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African-American poet Lucille Clifton wrote in 1991, “come celebrate/with me that everyday/something has tried to kill me/and has failed.”
Trouble Sleeping, the debut book of poems by local poet Abdul Ali, is the contemporary answer to Clifton’s call. It’s the sleepless night spent thinking of things that failed to kill but still torment. Thoughts of death, mental illness, a New York City childhood, family, silence, pop culture, and racialized violence all haunt Ali’s sleepless poems. The collection, which won the 2014 New Issues Poetry Prize, is punctuated by black pages with only “(blink)” printed on them, and these serve as brief yet potent pauses between dreams, nightmares, and flashbacks.
There is a blink page even before the first poem, indicating that we’re already in the middle of a tumultuous night. “How to Begin a Short Film” a vivid snapshot of New York City life, hints at the heartbreak of 9/11, the urban routines of family, and noisy commutes up and downtown. But “next thing you know,” writes Ali, there’s “the slurred speech of your mother/after an argument: I should have aborted you.”
While the speaker’s voice is tired of these emotional storms, it’s unable to rest. Two poems in the first section deal directly with insomnia through halting fragments. The stream of unconsciousness reads: “dear God can I have one hour one hour an hour of peace/silence this violent river in my head.” At its best, this pleading voice conjures a real panic, but parts of the free verse poem rely on repetition that has less impact (“my mind’s on fire/ there’s a fire truck tossin’ & turnin’turnin’ & tossin’”).
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In the second batch of poems, night horrors turn to daylight and the stuff of dreams becomes reality. This is the most powerful string of poems in the collection, and the one most haunted by the specter of death. “Elegy” is dedicated to Troy Davis, the black Georgia man convicted of murdering a police officer and executed despite significant public doubts about his guilt. In the string of five poems, Ali dreams of this injustice being sung out loud instead of confined to the page, wishing “to teach [his] daughter/that black doesn’t equal death.” The voice in this section is not resigned to violence; the speaker comes across as trembling and commanding. But despite this underlying hope, there’s the sense that with every blink, another black man is lost: “Always, they begin/as units of prayer/in sleep/watery images/then I wake/seeing them/crowded together in a headline/Officers in Bronx Fire 41 Shots,/And an Unarmed Man is Killed.”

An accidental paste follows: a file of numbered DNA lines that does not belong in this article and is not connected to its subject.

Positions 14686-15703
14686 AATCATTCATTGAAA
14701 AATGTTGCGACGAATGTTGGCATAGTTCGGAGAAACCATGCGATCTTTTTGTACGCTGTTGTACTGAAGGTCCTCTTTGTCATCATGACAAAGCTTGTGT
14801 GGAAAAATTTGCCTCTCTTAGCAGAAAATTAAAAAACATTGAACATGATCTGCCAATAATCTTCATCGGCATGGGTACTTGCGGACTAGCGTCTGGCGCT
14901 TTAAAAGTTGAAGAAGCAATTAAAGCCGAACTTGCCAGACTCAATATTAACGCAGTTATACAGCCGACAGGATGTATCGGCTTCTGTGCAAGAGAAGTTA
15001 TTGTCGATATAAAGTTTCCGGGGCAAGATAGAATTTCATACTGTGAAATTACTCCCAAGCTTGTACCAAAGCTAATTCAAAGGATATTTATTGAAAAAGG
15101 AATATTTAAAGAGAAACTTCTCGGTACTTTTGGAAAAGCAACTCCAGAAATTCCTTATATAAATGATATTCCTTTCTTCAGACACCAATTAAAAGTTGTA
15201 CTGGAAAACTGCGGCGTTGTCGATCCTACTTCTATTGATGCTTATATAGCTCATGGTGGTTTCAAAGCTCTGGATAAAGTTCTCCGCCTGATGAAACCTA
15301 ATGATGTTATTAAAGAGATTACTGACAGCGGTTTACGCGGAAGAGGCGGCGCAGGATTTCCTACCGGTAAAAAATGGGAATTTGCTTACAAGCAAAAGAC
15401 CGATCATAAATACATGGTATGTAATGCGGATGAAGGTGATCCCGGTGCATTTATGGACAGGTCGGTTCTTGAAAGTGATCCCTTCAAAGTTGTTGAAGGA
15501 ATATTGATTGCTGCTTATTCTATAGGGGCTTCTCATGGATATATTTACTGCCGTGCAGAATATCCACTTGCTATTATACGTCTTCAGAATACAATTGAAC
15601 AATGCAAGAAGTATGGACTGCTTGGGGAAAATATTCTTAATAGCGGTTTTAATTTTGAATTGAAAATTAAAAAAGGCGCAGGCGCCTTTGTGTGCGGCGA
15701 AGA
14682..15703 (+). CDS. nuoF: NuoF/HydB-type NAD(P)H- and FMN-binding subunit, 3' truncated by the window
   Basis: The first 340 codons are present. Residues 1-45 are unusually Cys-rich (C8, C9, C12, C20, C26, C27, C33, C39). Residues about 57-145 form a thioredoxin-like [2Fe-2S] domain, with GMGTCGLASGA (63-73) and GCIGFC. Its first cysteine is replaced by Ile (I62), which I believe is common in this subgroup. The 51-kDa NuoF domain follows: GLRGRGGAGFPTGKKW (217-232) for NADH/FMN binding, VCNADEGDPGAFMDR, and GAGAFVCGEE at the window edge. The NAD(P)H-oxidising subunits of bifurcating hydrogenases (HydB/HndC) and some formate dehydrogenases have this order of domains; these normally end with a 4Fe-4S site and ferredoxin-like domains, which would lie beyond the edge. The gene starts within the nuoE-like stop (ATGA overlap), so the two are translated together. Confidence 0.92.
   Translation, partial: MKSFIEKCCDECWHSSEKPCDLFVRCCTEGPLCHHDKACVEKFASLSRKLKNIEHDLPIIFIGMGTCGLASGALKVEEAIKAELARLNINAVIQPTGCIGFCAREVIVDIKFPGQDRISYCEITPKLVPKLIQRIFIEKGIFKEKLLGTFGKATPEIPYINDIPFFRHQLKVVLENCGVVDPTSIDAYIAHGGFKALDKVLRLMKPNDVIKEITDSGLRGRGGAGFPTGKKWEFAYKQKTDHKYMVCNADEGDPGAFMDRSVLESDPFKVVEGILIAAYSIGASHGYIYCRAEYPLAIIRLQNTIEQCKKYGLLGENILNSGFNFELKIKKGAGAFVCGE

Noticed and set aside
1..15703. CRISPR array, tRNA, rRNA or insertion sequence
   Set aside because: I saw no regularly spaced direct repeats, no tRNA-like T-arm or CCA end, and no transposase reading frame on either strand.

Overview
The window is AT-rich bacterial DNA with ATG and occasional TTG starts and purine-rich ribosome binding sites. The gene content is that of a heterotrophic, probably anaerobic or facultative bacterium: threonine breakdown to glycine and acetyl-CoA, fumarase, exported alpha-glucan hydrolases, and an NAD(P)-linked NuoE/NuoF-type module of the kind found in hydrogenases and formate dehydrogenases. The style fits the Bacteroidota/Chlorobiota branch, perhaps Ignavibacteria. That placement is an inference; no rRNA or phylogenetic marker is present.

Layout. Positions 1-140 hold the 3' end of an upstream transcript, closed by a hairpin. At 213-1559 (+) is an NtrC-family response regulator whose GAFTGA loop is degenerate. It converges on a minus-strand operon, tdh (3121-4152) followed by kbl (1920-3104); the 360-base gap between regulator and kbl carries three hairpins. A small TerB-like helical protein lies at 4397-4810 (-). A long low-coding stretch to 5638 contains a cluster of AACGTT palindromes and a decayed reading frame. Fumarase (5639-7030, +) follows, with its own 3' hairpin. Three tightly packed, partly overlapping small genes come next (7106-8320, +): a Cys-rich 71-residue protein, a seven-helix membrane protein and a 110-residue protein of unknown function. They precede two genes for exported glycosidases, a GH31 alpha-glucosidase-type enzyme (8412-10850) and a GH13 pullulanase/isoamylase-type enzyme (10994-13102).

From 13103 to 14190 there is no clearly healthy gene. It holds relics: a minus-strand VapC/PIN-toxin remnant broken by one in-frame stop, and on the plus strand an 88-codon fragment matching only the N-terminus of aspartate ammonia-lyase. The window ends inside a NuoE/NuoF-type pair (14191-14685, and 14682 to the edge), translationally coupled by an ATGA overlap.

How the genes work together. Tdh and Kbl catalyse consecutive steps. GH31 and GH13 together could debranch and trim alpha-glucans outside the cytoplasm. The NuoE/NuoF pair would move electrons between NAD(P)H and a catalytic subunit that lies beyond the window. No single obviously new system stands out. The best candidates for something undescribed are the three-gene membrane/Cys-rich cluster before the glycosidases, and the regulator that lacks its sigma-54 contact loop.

Another blink is the gateway to a different set of dreams. The poems in the middle of the collection are about childhood, with references to Def Jam, Michael Jackson, Double Dare, Run–D.M.C., and ’90s fashion. For Ali, these enjambments of pop and politics are all part of the same sleepless night.
While for much of the book, blinks are like breaths before waking up to the same horrors, they are also the unit of measurement for other things. In one poem, a young daughter changes before the speaker’s eyes (“with each blink you grow an inch taller”) and in another, the speaker notices the silence between children and parents (“each blink is a ten-minute film”). Whether between poems or inside them, the blinks represent the starting and stopping of the passage of time, making the book feel paced at the speed of life.
Clifton imbued her work with a sense of hope and a then-radical use of idiomatic and black vernacular. Ali’s poems also display a kind of resilience, but through culture and music: He references jazz, George Gershwin, and the subway conductor “who wishes he were a DJ,/announcing each stop like he’s Isaac Hayes.” The book’s foreword by poet Thomas Sayers Ellis refers to this as Ali’s “serious cultural catalog of looking as a form of activism.” By turning his lens to urban neighborhoods sometimes referred to as the “inner city,” Ali designates these locations and cultures as the sites of full black lives rather than places that only contain social problems.
The collection ends with a prayer: “this body is too tired from unsleep, please, Lord, let me down… way down, a little bit, easy. Let me down easy. Amen.” It could be a wish for death or for sleep, and either is a resolution that allows the poet to rest in peace. It’s a satisfying and breathy ending, something tangible for a collection that constantly wonders whether it has impact beyond the page. Here Ali has certainly achieved it: I found myself closing my eyes after this last line to savor the hymn.
Ali reads at Busboys and Poets 14th & V on May 17.